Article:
Yellow Cake (LSE:YCA) dipped 0.7pc to 222.5pc in morning trading today after announcing the acquisition of a large shipment of uranium from a Kazakhstan-based rare metals importer and exporter for c.$8.2m. The long-term resources investor – named after a nickname for uranium – has bought 350,000lb of uranium from NAC Kazatomprom JSC at a price of US$23.30 /lb.
The uranium will transfer into Yellow Cake’s name later this month, and it will store it at Cameco Corporation’s facility in Ontario, Canada. Following this transaction, YellowCake will own 8.44mmlb or uranium, giving it a net asset value on a pro-forma basis of 227.99p a share.
The firm said that its closing share price on 9 August of 225p per share represents a 1.8pc discount to its net asset value. Yellow Cake listed in London last month, raising around £151m by placing shares at 200p each.
Andre Liebenberg, chief executive of the firm, said: ‘The purchase of the additional uranium is consistent with Yellow Cake’s stated intention of not holding additional cash on the balance sheet which is surplus to the company’s working capital needs. We would like to thank Kazatomprom for its continued strong support as a reliable long-term strategic supplier to Yellow Cake.’
Yellow Cake was created by Bacchus Capital Advisers to hold long-term physical uranium. The company said this approach offers exposure to the uranium price without the risks associated with investing in firms that explore for, develop, mine, or process the metal.
The thinking behind the timing of Yellow Cake’s entry to AIM is that uranium is ‘fundamentally and structurally mispriced’, and one of the few resources yet to recover from the commodities bear market. It hopes to use a long-term supply contract with Kazatomprom to offer exposure to a potential resurgence in the uranium price to investors. It believes that a recent emerging theme of supply-side discipline in the uranium market and the industry structure will support costs going forward.
Uranium prices were severely hit in 2011 when an earthquake and tsunami triggered the worst nuclear accident since Chernobyl at the Fukushima Daiichi nuclear power station in Japan. Three of the six reactors at the plant sustained severe core damage and released hydrogen and radioactive materials. Despite no workers dying from radiation positioning, the disaster was enough to significantly damage global attitudes towards uranium and nuclear power, and prices fell off a cliff.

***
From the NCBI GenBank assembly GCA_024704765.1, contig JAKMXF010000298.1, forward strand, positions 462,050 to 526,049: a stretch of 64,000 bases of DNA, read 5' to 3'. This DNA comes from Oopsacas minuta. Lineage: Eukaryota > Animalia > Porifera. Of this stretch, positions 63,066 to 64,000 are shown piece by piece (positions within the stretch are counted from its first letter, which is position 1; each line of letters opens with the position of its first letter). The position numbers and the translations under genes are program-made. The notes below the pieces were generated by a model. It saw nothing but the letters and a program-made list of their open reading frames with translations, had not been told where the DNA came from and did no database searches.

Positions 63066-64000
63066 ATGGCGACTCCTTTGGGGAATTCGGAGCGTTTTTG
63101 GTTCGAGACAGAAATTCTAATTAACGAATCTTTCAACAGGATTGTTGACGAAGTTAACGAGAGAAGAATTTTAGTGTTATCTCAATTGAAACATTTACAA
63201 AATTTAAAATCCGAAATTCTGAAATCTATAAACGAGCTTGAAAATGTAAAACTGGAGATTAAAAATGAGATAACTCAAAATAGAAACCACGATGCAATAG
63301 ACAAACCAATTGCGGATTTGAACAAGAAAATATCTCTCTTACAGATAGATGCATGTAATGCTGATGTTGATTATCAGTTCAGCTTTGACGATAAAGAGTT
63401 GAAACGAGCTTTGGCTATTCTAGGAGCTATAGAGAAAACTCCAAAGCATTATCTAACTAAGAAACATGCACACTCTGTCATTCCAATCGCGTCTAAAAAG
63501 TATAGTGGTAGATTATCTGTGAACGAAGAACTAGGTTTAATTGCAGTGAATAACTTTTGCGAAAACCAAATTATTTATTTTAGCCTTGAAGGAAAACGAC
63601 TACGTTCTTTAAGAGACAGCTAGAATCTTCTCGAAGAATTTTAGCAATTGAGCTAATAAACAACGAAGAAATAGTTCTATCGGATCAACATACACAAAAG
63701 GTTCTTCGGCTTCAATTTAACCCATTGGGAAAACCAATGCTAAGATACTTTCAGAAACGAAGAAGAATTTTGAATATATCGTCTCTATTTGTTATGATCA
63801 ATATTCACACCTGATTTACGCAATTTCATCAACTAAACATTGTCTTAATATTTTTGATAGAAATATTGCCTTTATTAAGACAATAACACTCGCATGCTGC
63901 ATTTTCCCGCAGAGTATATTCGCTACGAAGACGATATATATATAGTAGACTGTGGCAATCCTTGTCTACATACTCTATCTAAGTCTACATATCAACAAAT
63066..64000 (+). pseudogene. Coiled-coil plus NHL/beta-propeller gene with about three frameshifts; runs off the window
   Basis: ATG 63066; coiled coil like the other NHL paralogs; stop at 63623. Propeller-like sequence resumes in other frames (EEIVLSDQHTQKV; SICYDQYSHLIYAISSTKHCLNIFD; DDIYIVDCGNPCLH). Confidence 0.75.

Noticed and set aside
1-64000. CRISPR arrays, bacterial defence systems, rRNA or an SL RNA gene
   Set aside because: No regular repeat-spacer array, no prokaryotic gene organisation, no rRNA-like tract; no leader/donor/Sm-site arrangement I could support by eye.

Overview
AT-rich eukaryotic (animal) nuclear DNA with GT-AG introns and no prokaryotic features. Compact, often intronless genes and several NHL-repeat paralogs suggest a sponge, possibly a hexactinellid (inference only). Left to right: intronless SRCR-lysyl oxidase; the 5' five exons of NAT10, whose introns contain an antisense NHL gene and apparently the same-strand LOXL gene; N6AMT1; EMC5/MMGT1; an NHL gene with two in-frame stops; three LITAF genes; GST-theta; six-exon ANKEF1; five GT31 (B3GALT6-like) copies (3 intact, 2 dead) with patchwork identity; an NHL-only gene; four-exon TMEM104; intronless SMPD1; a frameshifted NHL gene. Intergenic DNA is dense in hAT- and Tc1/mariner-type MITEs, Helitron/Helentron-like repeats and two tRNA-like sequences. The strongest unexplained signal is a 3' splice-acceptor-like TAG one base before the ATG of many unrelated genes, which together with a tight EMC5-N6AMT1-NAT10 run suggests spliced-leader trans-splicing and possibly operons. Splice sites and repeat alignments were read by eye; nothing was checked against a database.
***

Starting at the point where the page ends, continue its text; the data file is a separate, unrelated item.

Although prices have failed to recover from the disaster, they appear to have bottomed around the $20/lb mark, where they have more or less remained for some time. With nuclear power capacity ‘increasingly steadily’ worldwide, according to the World Nuclear Authority, and uranium supplies running thin thanks to low prices, many believe that a re-rate is on the cards for the metal. This dynamic is helped along by the fact that it takes a very long time to get a uranium mine into production – once the stockpiles that have built up since the Fukushima disaster start to run low, it may be hard to quickly replace them.
As we wrote when Yellow Cake listed, it remains difficult to know when (or if) the uranium market will start to positively react now these favourable supply/demand dynamics are in place. With that in mind, it may be worth considering how long your investment timeline is before you look at buying Yellow Cake- the most prominent beneficiaries may turn out to be those who are willing to wait and hold.
Author: Daniel Flynn
The author of this piece does not hold a position in the company covered in this article